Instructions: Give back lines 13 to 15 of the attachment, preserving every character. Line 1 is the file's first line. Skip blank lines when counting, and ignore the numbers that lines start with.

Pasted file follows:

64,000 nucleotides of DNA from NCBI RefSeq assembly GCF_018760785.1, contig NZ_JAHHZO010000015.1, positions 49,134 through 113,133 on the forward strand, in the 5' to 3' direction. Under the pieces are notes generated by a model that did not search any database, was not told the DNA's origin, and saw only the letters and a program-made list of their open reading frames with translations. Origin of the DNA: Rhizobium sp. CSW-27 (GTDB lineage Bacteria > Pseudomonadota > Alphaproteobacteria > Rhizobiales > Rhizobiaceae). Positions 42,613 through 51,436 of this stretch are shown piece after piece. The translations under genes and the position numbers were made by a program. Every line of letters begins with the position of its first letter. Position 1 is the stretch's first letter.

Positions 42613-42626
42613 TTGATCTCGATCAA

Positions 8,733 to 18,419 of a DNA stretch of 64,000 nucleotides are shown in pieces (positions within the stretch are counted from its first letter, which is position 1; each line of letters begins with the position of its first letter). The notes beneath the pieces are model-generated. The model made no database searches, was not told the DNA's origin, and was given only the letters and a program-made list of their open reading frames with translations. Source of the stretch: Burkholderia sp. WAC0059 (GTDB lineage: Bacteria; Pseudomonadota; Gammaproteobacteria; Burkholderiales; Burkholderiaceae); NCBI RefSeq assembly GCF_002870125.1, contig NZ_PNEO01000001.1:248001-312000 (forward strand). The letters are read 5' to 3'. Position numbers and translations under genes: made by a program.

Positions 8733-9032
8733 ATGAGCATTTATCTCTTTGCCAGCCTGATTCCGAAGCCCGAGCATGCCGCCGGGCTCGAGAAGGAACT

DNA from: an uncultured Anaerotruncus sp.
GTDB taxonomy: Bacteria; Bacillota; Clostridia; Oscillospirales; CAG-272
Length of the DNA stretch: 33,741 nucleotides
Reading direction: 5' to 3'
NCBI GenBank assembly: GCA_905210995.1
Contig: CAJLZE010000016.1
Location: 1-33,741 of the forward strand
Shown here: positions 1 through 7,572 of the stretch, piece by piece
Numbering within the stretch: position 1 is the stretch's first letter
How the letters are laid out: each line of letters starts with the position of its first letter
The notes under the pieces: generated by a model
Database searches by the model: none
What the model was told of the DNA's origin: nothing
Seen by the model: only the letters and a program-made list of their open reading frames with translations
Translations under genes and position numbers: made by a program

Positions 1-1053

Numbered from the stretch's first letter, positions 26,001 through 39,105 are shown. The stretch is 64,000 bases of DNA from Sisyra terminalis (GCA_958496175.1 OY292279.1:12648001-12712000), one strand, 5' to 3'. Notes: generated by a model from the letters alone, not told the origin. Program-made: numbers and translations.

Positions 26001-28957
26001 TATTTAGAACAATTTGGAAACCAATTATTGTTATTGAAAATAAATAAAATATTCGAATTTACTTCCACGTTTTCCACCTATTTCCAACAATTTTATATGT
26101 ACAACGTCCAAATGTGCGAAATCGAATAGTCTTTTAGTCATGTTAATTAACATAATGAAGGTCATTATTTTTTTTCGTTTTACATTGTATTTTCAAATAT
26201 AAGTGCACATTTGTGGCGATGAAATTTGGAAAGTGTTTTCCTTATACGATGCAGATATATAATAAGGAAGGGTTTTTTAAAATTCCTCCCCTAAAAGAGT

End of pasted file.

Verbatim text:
Location: 1-33,741 of the forward strand
Shown here: positions 1 through 7,572 of the stretch, piece by piece
Numbering within the stretch: position 1 is the stretch's first letter